The College of Cardinals made history on Wednesday by selecting a man from Argentina as the head of the Catholic Church.Cardinal Jorge Mario Bergoglio was named pope on the second day of the conclave in Vatican City on Wednesday, becoming the first leader of the Catholic church to come from South America. Bergoglio appeared on the balcony above St. Peter's Square as tens of thousands of supporters cheered from below. He chose the name Pope Francis.
“Let us pray for the entire world so that there is a great fraternity, a great brotherhood. I wish that this journey that we begin today… is fruitful for the evangelization of this beautiful city,” he said from Vatican City, per a CBC News translator.
- Jorge Bergoglio elected as new pope, to be called Pope Francis
- Archbishop of Toronto congratulates newly-elected pope
- Full coverage: Selecting a new pope
Pope Francis succeeded Pope Benedict XVI, who suddenly retired last month. He received more than two-thirds support from the 115-member College of Cardinals on the fifth vote — said to be a relatively quick decision.
HABEMUS PAPAM FRANCISCUM— Pontifex (@Pontifex) March 13, 2013
It is somewhat unexpected to have Bergoglio selected as pope. The Jesuit was not believed to be among the leading contenders when the College of Cardinals entered seclusion on Tuesday.
One such contender was Quebec Cardinal Marc Ouellet, who sat as head of the Vatican's bishops' office, and previously participated in the conclave when Pope Benedict XVI was selected in 2005.
In an interview with CBC News earlier this month, Ouellet offered a humble answer when asked whether he wanted to be pope. "I have to be ready even if I think that probably others could do it better."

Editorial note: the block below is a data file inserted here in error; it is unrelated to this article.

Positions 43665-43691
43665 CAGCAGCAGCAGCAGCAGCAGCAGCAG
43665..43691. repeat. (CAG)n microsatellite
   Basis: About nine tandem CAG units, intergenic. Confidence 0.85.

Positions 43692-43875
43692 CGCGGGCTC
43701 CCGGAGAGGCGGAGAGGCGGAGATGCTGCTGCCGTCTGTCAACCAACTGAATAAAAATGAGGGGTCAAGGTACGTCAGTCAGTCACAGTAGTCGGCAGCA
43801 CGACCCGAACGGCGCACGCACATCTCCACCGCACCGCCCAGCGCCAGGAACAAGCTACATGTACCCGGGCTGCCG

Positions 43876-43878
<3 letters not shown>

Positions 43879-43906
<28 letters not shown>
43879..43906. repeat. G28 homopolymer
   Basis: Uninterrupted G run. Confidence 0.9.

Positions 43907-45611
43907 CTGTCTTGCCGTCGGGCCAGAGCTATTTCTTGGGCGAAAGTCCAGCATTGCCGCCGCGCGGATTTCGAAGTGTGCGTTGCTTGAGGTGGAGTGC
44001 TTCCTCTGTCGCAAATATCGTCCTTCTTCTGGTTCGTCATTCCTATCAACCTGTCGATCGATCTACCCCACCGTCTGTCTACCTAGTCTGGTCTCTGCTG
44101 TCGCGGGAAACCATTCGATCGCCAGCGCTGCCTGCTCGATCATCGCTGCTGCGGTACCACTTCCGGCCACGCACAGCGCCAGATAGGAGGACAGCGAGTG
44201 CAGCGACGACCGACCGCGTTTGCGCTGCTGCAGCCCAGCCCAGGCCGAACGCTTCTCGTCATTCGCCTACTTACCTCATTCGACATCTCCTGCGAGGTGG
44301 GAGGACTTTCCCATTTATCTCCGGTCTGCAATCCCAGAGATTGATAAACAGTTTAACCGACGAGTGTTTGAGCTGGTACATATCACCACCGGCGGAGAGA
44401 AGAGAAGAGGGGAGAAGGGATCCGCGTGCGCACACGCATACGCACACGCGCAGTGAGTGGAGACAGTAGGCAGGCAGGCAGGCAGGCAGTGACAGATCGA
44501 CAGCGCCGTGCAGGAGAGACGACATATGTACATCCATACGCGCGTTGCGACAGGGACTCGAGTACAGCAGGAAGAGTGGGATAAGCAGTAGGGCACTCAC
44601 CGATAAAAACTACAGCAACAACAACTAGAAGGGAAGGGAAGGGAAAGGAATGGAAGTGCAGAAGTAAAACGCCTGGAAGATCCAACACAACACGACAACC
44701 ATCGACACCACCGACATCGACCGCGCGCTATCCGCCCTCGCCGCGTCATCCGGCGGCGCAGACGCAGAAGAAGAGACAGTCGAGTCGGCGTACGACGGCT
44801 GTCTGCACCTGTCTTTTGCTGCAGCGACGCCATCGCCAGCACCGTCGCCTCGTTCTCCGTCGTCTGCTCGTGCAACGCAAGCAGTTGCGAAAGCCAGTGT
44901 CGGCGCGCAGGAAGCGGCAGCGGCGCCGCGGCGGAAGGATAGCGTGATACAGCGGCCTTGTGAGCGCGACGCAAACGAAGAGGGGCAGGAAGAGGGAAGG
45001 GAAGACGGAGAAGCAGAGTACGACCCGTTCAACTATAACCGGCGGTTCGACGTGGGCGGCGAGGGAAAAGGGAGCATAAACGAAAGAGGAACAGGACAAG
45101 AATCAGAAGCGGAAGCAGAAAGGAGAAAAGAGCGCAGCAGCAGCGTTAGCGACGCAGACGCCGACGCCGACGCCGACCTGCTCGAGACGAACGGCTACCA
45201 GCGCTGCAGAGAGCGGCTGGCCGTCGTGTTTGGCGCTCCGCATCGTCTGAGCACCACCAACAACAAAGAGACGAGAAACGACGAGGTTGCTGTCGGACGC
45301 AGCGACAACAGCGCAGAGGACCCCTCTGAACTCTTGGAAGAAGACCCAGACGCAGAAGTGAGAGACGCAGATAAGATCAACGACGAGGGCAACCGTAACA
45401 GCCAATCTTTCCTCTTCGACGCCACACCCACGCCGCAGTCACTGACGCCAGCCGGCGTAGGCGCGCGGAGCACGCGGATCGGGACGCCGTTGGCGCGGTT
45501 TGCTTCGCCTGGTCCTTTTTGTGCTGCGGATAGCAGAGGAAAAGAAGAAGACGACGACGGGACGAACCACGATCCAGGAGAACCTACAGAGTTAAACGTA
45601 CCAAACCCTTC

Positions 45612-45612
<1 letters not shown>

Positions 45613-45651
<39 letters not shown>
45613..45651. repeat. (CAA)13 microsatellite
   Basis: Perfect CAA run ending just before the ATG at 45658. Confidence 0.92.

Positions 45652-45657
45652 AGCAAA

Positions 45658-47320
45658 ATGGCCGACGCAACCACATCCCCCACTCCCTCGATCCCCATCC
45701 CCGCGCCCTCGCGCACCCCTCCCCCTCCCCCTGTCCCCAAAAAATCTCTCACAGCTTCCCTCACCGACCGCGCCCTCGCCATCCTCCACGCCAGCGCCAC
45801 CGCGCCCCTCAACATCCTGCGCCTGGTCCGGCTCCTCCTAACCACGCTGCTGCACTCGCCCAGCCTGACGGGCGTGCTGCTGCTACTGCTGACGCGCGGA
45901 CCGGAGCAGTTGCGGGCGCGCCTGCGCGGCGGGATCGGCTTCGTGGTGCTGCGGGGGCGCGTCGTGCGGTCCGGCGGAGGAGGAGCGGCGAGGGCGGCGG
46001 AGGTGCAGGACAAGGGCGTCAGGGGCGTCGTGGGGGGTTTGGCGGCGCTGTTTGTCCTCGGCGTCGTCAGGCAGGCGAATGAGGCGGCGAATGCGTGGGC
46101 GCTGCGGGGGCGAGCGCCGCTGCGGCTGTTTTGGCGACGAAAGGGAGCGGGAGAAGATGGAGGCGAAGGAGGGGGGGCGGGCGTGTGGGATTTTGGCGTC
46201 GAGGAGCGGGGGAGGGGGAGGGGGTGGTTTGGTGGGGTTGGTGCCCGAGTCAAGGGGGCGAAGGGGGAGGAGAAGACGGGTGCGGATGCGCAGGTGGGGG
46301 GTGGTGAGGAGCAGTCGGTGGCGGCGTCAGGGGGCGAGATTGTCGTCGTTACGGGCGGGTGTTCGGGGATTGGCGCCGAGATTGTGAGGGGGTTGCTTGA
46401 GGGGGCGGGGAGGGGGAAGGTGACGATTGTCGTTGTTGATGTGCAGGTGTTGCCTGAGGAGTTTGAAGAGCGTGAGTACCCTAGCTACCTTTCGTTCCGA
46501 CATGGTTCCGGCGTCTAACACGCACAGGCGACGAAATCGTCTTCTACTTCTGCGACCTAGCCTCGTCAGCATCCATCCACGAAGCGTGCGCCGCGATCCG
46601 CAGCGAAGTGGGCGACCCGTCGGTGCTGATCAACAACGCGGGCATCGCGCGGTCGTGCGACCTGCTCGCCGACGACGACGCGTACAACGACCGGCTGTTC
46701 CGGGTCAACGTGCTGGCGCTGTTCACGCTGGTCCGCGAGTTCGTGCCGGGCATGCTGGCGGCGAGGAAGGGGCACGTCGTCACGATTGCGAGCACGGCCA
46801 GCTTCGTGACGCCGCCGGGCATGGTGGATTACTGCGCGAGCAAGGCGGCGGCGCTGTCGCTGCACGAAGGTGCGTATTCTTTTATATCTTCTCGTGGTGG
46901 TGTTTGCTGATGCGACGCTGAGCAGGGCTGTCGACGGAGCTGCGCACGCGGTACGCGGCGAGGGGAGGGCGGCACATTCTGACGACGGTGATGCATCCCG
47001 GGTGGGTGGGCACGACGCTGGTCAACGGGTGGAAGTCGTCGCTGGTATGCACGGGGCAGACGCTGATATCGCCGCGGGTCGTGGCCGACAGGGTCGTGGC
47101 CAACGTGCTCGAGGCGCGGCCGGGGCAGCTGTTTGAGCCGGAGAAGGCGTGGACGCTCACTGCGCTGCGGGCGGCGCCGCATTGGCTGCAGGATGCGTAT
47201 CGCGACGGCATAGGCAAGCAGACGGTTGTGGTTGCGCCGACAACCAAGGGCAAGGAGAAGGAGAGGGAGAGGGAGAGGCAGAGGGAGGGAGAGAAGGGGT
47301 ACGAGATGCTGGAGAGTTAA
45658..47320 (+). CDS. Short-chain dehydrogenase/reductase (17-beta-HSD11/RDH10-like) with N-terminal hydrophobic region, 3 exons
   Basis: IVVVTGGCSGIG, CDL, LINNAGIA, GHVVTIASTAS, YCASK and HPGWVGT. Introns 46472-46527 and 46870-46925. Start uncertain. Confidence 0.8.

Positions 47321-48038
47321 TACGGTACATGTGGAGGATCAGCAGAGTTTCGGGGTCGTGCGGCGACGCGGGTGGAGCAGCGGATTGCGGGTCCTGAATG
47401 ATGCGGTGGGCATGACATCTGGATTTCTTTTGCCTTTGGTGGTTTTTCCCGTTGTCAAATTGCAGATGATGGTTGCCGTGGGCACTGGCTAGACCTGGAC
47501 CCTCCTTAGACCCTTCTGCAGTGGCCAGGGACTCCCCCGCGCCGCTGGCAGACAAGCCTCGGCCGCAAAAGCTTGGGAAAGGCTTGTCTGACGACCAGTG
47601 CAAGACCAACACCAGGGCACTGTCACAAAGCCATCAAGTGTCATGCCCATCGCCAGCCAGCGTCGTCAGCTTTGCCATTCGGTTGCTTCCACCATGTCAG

[ More Brew: Most Canadian Catholics want a liberal pope ]
The new pope will lead the world’s 1.2 billion Catholics, and sit as one of the most influential leaders in the modern world. Most North American church members felt a more liberal pope was necessary to herald the church into the modern era.
Bergoglio is already 76 years old with conservative views, and is believed to have lost the last conclave to Benedict XVI in a tight vote.
CNN said this about the new pope:
Until last year, Bergoglio was the archbishop of Buenos Aires before stepping down because of his age…Bergoglio is considered a straight-shooter who calls things as he sees them, and a follower of the church’s most conservative wing. He has clashed with the government of President Cristina Fernandez de Kirchner over his opposition to gay marriage and free distribution of contraceptives.
But compared to many, Bergoglio is expected to be an agent of change in the Catholic Church. The Argentinian has become the first non-European to be named pope. He is not a Vatican insider, in fact he has never lived in the city.
His decision to begin his first speech as pope with "good evening," and ending with "good night," was considered by some to be a shift away from tradition, a possible sign of change ahead.
The Washington Post reports that Bergolio is charismatic, focused on social outreach and "has shown a keen political sensibility as well as the kind of self-effacing humility that fellow cardinals value highly."
According to the Post, Bergolio made a much-buzzed about speech last year in which he criticized church officials for forgetting that Jesus Christ bathed lepers and ate with prostitutes.
Bergoglio is known for modernizing an Argentine church that had been among the most conservative in Latin America.
As Argentina’s top church official, he’s never lived in the ornate church mansion in Buenos Aires, preferring a simple bed in a downtown room heated by a small stove on frigid weekends. For years, he took public transportation around the city, and cooked his own meals.
It may not seem like a progressive choice, but perhaps Pope Francis can use that mindset to bring some humility to the top levels of the Catholic Church. With humility, anything is possible. Even progress.